Palestinian sources concur that the man who effectively vetoed the Makkah deals is Khaleed Misha'al, Hamas's "Supreme Leader" who lives in exile in Damascus. Misha'al initially endorsed the Makkah deals but was persuaded to change his position under Iranian and Syrian pressure.
In a visit to Tehran, where he was supposed to brief Hamas' Iranian allies on the Makkah deals, Misha'al was told point blank that Iran favoured "an intensification of the struggle against the Zionist enemy" rather than an easing of tension that a coalition with Abu Mazen implied.
President Mahmoud Ahmadinejad has structured his foreign policy on the assumption that a military showdown against the US and Israel is inevitable and that, when it comes, the radical forces led by Tehran would be able to resist long enough and to raise the cost of the conflict in human terms to break the adversaries' will to fight.
For Ahmadinejad's policy to succeed, it is imperative that Lebanon and the Palestinian territories become advanced posts for Iran.
Despite occasional threats to unleash a hailstorm of missiles against Iran's Arab neighbours in the Gulf, it is unlikely that the Tehran leadership would take the risk of killing large numbers of the very people it hopes to win over to its cause. The only US regional ally that the Islamic Republic might attack without concern for who gets killed there is Israel.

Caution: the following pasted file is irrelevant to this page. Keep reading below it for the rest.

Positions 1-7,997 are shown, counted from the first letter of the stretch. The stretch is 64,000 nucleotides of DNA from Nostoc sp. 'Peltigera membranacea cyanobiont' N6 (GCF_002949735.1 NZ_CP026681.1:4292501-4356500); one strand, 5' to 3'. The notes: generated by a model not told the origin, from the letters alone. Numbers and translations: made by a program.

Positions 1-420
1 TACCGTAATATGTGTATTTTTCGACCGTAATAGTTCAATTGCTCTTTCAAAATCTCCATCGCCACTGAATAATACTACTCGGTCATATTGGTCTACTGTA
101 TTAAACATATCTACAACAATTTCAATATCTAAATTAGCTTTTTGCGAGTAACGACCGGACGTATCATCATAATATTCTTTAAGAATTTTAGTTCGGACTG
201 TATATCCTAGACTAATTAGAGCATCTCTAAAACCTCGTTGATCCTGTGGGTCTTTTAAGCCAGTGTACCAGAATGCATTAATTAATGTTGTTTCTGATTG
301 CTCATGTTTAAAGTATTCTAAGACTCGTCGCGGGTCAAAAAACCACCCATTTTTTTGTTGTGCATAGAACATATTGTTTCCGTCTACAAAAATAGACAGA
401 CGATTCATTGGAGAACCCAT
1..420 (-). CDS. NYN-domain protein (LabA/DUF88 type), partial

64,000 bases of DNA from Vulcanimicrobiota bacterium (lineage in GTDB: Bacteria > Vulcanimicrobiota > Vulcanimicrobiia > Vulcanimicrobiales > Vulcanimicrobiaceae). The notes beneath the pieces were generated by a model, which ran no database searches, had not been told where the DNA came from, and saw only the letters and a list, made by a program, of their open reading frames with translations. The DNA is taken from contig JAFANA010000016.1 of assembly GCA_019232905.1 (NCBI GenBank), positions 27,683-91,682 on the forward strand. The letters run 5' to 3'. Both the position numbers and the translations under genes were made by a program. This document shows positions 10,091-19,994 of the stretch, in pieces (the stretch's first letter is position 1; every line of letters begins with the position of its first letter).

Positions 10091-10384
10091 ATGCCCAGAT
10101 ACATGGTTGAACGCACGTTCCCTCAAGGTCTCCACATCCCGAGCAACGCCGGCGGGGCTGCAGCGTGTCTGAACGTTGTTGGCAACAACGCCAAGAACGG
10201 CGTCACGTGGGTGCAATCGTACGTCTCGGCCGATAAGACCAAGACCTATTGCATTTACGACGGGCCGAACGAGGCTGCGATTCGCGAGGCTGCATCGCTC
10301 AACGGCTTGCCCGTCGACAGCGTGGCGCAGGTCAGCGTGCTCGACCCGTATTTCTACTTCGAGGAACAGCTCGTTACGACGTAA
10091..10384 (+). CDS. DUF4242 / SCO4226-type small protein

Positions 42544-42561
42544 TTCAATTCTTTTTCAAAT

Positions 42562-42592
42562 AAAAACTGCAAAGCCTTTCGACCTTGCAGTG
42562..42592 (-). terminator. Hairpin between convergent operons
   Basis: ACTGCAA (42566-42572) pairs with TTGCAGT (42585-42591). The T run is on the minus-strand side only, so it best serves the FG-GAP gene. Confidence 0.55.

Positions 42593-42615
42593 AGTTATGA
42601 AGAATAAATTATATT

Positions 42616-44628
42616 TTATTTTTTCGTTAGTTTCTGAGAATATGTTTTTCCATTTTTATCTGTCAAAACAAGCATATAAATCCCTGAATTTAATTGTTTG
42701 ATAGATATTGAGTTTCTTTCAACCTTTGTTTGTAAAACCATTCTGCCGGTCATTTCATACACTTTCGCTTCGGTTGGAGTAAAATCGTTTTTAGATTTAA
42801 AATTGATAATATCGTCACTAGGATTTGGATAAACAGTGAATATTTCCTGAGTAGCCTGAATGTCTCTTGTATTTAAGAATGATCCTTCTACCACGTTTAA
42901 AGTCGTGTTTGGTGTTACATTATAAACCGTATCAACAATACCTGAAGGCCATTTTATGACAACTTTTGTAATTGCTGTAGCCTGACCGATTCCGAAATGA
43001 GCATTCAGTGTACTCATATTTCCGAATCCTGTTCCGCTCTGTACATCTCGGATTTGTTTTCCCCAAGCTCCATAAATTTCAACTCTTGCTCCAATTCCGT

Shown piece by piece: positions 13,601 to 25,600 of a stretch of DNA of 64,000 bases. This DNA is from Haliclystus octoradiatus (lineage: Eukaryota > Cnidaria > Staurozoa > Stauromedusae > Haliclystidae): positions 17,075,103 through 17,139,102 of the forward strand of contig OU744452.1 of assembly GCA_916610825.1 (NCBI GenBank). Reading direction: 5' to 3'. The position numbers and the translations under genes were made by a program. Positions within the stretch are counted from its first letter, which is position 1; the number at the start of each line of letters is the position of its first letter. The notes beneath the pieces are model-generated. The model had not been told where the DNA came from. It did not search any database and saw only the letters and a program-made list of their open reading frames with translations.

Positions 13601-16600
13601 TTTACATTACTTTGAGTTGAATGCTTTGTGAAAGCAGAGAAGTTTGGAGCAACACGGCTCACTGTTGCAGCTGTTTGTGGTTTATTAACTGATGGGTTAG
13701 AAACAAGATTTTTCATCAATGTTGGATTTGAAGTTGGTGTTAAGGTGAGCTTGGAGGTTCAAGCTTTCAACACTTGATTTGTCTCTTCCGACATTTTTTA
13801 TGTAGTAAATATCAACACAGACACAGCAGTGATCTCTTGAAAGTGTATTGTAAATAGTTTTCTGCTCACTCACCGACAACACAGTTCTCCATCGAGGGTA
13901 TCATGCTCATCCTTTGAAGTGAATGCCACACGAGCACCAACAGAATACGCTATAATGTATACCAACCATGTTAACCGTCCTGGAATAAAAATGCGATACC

Tehran and Damascus believe that they can win the current tug of war against Prime Minister Fouad Siniora and his governing coalition in Lebanon.
In November the Lebanese parliament, in which Siniora has a majority of five seats, is scheduled to meet to elect a new president of the republic to succeed the pro-Syrian incumbent Emile Lahoud. It is enough to murder four more anti-Syrian parliamentarians for Siniora to lose his majority.
In the meantime the series of assassinations may well frighten some members of Siniora's coalition to switch sides and support ex-General Michel Aoun, a Maronite Christian ally of Hezbollah and Syria's candidate for the presidency of Lebanon.
It is in anticipation of winning control of Lebanon that Iran has increased its shipments of money and arms to Hezbollah and its allies. Most analysts agree that the Lebanese branch of Hezbollah had replaced virtually the whole of its losses in last July's war against Israel.
A Lebanese army bogged down in battles against Sunni radical groups, controlled by Syria, would not have the means needed to also take on Hezbollah is the Shiite party decided to stage a coup in Beirut.
With Lebanon in turmoil to its north, the last thing that Israel would want is to be forced to intervene militarily to its south in Gaza.
The battle in Gaza was something more than a local struggle for power between rival Palestinian factions. It was dictated by strategic imperative that could affect the broader region as Iran and the US intensify their rivalry over who sets the agenda for the future of the Middle East.
Iranian author Amir Taheri is based in Europe.